Saint Paul's, Manhattan

John Marin American

Not on view

Since the early twentieth century, John Marin has been considered an important member of the group of modern artists — including Georgia O'Keeffe, Arthur Dove, and Marsden Hartley — who were associated with Alfred Stieglitz and his New York galleries. Although Marin had dabbled in art since childhood and went to work in an architect's office, he did not become a serious artist until he met Stieglitz in 1909, when Marin was almost forty years old. His fame was established early on as one of America's premier watercolorists, and his preferred subjects were landscapes. Most of his landscapes were done in Maine during the summer; the rest of the year he lived in Cliffside, New Jersey, and made frequent trips to New York City. St. Paul's, Manhattan is one of several architectural studies he made in the 1910s — in a variety of media (watercolor, pencil, and etching) — that capture the energy and movement of the bustling metropolis in an era when skyscrapers began to take over the skyline. Here, however, Marin celebrates a landmark of colonial America — Saint Paul's Chapel, completed in 1766 — by transforming it into a modern Cubo-Futurist tower.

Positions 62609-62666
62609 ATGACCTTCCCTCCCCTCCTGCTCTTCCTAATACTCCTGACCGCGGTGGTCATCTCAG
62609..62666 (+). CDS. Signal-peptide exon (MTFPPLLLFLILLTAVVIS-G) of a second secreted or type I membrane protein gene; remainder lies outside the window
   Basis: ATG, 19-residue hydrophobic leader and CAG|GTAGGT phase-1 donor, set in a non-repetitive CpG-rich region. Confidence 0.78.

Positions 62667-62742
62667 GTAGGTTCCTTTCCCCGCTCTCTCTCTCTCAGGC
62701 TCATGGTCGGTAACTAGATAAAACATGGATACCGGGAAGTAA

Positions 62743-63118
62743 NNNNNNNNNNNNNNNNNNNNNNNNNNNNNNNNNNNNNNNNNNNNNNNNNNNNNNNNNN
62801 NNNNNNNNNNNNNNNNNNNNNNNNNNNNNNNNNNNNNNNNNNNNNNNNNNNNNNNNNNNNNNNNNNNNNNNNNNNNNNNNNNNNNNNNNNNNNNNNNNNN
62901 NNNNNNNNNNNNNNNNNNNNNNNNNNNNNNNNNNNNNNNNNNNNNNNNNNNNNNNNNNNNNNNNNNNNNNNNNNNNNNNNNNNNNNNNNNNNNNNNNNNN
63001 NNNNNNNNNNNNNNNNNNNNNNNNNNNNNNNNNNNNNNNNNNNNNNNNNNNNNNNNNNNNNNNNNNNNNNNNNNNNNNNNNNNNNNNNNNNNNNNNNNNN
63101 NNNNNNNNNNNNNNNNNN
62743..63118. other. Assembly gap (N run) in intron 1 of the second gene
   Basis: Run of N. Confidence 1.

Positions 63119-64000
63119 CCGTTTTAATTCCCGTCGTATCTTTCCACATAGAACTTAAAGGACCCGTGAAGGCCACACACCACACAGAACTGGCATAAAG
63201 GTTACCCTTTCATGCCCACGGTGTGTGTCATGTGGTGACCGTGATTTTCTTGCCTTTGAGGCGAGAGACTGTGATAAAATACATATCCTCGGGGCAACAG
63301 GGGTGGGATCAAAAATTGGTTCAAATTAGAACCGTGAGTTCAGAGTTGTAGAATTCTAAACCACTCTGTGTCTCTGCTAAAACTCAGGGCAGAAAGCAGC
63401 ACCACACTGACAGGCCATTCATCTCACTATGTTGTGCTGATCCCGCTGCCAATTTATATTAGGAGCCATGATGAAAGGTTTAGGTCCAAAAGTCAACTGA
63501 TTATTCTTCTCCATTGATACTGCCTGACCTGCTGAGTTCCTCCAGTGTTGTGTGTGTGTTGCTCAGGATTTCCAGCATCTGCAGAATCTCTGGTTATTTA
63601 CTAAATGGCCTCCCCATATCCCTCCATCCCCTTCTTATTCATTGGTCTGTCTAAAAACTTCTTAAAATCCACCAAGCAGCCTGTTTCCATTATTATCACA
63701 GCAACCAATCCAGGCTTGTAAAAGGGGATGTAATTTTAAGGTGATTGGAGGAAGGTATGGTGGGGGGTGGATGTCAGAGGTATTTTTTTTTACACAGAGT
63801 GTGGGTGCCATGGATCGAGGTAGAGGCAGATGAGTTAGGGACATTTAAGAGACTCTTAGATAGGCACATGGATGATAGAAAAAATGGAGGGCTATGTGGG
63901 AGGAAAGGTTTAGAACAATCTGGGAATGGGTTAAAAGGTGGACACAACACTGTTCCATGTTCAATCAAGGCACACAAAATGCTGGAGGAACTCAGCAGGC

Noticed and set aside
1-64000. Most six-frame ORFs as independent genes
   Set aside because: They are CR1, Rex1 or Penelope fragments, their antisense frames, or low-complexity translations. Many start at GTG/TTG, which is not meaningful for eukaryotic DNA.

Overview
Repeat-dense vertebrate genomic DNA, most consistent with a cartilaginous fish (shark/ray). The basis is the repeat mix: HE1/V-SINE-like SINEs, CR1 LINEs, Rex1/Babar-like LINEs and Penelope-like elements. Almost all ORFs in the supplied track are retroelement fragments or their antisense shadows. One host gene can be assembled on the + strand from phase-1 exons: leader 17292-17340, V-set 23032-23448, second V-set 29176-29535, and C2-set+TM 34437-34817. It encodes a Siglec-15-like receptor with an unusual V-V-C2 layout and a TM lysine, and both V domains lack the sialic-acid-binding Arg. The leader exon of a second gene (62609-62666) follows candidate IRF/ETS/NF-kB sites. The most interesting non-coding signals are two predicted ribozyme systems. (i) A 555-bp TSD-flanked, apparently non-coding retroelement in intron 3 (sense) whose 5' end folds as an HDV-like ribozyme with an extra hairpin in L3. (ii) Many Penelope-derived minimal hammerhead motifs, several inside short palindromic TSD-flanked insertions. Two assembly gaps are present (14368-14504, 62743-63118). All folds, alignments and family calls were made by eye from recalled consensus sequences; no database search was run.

In conjunction with one of his Photo-Secession shows, Marin wrote in Camera Work about his New York watercolors: "Shall we consider the life of a great city as confined simply to the people and animals on its streets and in its buildings? Are the buildings themselves dead? … I see great forces at work: great movements; the large buildings and the small buildings; the warring of the great and the small; influences of one mass on another greater or smaller mass…. While these powers are at work pushing, pulling, sideways, downwards, upwards, I can hear the sound of their strife and there is great music being played. And so I try to express graphically what a great city is doing."

Saint Paul's, Manhattan, John Marin (American, Rutherford, New Jersey 1870–1953 Cape Split, Maine), Watercolor and charcoal on paper

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